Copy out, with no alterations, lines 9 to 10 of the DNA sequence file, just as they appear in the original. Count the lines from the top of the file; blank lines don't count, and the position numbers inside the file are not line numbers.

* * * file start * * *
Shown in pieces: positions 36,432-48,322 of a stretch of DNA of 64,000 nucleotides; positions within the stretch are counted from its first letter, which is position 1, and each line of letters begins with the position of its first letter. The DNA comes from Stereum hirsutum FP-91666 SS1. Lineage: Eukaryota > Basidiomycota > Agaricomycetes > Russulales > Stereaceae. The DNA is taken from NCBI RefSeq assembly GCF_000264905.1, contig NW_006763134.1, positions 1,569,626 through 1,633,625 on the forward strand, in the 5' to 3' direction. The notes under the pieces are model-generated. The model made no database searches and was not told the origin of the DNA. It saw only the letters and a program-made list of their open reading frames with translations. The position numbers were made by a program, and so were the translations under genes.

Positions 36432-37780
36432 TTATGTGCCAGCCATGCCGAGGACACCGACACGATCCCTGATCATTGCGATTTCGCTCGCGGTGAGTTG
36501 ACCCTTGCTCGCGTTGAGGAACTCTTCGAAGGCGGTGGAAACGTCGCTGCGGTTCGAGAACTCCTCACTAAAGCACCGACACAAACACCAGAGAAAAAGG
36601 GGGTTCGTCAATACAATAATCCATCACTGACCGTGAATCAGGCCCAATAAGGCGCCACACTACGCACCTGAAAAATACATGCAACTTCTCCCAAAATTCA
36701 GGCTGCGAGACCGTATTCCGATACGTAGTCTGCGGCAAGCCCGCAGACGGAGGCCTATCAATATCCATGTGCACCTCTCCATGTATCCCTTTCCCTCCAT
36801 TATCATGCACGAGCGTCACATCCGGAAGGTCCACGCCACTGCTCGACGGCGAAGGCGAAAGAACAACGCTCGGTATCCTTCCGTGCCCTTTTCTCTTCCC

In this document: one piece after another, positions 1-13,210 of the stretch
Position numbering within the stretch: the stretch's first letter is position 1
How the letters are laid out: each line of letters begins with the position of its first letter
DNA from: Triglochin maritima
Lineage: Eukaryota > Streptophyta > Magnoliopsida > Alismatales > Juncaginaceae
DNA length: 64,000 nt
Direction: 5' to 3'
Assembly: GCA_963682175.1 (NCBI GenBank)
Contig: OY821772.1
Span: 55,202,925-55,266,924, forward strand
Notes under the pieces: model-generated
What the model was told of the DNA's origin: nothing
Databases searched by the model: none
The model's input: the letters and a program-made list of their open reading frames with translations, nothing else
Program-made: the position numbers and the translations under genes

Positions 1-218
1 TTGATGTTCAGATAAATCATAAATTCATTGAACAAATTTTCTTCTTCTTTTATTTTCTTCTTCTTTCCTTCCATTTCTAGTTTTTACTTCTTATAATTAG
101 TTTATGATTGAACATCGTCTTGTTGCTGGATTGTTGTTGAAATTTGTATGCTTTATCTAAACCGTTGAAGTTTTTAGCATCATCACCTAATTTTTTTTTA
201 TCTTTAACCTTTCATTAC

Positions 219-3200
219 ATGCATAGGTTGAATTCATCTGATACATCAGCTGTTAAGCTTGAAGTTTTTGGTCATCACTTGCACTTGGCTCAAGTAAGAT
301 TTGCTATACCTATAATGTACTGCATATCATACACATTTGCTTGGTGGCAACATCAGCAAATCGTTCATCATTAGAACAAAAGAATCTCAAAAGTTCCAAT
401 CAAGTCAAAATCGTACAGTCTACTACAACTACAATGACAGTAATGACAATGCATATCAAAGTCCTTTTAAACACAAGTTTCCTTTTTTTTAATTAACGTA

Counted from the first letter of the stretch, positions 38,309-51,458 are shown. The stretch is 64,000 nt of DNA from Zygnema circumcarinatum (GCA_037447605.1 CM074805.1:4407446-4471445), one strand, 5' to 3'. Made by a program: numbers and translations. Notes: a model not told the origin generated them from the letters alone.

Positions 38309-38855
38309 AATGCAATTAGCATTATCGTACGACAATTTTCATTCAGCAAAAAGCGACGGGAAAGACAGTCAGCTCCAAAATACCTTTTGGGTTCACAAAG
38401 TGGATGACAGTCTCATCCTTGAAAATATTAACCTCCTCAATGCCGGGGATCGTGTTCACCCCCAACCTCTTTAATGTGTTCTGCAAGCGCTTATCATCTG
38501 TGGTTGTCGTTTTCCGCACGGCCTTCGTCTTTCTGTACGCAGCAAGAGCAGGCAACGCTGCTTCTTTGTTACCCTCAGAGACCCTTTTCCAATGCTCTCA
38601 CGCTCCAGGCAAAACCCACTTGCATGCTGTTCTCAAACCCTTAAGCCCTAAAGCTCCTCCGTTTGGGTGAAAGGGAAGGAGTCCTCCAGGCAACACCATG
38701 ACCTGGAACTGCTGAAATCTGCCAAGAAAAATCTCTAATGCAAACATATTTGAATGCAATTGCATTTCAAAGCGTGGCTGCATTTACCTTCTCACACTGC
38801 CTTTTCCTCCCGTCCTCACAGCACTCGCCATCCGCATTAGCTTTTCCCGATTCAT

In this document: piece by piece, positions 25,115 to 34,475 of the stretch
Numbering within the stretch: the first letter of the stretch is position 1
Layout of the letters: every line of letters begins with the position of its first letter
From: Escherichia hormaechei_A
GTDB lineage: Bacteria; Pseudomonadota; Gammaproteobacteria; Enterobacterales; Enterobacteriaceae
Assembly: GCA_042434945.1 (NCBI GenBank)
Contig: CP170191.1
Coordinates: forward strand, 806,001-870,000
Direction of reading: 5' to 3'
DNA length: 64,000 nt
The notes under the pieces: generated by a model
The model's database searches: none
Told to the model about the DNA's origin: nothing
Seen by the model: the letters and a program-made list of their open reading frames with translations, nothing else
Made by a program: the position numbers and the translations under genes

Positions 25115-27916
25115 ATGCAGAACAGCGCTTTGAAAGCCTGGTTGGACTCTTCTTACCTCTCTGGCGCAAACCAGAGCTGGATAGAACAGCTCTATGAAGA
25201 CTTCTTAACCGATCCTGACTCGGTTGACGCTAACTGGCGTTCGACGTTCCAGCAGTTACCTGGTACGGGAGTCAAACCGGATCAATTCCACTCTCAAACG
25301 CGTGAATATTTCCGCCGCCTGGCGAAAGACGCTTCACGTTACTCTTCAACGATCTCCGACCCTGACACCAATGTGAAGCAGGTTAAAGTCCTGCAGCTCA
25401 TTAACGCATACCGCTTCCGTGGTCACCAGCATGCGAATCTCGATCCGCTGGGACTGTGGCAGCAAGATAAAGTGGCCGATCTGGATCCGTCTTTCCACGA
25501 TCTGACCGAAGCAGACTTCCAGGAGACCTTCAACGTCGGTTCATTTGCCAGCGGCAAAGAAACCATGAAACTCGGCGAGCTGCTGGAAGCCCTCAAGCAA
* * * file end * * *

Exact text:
Position numbering within the stretch: the stretch's first letter is position 1
How the letters are laid out: each line of letters begins with the position of its first letter